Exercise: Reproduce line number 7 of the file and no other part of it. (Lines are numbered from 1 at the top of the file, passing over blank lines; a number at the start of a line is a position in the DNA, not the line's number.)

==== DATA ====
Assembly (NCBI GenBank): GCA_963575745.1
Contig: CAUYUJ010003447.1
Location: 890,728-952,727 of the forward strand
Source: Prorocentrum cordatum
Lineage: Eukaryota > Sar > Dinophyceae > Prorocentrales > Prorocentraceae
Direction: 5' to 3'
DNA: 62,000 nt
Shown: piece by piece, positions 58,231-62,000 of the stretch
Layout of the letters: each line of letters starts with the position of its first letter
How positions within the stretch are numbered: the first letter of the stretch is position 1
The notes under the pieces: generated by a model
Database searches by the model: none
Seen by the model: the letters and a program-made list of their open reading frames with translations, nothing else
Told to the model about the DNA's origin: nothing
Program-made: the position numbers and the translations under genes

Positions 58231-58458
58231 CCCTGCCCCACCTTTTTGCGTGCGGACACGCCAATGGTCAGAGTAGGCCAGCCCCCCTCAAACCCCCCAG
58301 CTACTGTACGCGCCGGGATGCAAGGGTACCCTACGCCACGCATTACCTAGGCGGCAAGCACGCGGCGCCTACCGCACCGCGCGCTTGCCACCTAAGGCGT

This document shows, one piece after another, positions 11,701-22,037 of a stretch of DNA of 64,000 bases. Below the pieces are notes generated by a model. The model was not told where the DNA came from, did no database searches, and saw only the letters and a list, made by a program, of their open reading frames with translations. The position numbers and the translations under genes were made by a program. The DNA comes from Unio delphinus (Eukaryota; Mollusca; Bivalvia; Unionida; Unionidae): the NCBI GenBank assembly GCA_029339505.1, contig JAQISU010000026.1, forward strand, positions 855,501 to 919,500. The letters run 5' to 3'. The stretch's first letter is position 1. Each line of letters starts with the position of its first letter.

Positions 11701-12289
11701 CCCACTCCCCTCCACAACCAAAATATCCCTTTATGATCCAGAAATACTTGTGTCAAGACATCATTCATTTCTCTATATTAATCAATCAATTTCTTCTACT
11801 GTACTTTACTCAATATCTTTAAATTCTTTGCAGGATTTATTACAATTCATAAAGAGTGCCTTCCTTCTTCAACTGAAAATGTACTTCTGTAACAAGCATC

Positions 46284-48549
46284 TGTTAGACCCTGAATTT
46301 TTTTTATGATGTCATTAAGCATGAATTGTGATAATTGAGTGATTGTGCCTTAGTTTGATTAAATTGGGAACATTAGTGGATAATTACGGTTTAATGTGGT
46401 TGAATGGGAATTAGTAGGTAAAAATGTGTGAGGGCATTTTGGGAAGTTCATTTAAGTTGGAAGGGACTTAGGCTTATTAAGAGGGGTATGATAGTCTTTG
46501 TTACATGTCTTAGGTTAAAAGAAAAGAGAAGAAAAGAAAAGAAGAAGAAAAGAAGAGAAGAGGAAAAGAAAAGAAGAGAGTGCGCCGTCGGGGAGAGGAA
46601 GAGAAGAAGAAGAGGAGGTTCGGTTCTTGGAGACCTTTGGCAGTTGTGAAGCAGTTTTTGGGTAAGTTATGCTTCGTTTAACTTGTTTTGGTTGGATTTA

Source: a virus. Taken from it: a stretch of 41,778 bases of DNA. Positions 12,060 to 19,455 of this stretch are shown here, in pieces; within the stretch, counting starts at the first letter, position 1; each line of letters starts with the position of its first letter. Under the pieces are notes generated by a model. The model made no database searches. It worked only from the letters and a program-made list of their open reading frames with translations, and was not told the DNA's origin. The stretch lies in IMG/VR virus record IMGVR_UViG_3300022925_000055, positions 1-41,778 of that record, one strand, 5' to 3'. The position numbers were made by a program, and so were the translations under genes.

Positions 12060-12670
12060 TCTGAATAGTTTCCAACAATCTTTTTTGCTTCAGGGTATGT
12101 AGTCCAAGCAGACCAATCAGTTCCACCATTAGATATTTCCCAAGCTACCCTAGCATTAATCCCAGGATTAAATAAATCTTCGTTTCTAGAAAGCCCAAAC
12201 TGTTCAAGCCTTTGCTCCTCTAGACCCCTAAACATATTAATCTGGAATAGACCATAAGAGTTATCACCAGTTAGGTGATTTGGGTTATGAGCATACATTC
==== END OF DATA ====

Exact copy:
DNA: 62,000 nt